- This meta-analysis suggests that maternal infection (influenza, varicella and rubella) during pregnancy was associated with an increased risk for acute lymphoblastic leukaemia (ALL) or all childhood leukaemia.
Why this matters
- Accumulated epidemiologic evidence on the association between maternal infection and childhood leukaemia have shown inconsistent results.
- Meta-analysis included 20 studies that reported the association between ≥1 measure of maternal infection and ALL or all childhood leukaemias in the offspring.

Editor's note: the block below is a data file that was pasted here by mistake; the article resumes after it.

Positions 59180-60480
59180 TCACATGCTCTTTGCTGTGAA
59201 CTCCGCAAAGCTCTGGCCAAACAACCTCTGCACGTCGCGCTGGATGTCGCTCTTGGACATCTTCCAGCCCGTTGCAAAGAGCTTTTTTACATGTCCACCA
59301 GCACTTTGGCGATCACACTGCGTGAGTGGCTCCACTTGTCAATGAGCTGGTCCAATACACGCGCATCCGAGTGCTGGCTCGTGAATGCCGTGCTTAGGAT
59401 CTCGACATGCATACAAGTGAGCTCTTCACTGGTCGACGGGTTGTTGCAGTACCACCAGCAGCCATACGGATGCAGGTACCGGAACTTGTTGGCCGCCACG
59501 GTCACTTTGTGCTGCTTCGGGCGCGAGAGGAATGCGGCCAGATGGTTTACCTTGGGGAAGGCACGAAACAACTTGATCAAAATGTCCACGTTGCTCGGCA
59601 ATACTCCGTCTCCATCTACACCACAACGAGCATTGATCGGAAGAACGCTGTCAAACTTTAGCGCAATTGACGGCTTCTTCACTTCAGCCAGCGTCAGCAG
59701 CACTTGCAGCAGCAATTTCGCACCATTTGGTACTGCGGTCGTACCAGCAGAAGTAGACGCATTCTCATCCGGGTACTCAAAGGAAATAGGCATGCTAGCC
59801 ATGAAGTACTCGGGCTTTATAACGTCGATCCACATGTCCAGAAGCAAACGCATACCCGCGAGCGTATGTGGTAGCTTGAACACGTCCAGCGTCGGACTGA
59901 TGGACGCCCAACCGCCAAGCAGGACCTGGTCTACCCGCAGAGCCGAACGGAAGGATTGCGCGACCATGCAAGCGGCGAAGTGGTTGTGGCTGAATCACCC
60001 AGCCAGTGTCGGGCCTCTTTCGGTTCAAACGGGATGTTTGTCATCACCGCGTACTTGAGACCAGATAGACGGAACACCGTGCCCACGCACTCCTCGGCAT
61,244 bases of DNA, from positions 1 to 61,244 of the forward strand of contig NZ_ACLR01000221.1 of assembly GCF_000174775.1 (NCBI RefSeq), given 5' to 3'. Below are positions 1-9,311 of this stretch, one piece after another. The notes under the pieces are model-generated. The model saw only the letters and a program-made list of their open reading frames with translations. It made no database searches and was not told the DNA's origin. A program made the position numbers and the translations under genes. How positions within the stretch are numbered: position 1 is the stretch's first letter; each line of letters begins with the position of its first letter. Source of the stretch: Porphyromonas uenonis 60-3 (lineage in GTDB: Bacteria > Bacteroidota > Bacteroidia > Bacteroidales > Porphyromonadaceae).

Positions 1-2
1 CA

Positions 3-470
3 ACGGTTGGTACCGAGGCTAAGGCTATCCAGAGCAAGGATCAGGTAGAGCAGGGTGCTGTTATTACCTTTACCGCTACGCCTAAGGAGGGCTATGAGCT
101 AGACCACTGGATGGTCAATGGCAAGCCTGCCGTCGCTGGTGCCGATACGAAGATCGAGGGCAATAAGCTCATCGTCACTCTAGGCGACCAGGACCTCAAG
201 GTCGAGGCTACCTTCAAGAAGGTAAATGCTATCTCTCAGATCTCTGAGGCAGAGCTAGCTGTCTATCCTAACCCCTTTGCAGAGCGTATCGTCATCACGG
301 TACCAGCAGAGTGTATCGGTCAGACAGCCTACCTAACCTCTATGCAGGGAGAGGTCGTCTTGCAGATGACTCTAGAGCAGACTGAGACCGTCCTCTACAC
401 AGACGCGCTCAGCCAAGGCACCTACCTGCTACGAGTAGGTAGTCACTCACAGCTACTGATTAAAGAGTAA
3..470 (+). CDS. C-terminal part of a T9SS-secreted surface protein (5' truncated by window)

- Funding: None disclosed.
- Overall, most of the studies (>65%) showed that different types of infection were associated with an increased risk for ALL or childhood leukaemia.
- Among specific types of infection, maternal influenza was associated with an increased risk for ALL (OR, 3.64; 95% CI, 1.34-9.90; I2=54.7%).
- The risk for childhood leukaemia was increased with maternal:
- influenza (OR, 1.77; 95% CI, 1.01-3.11; I2=64.4%),
- rubella (OR, 2.79; 95% CI, 1.16-6.71) and
- varicella (OR, 10.19; 95% CI, 1.98-52.39).
- High heterogeneity among studies.
- Small sample size.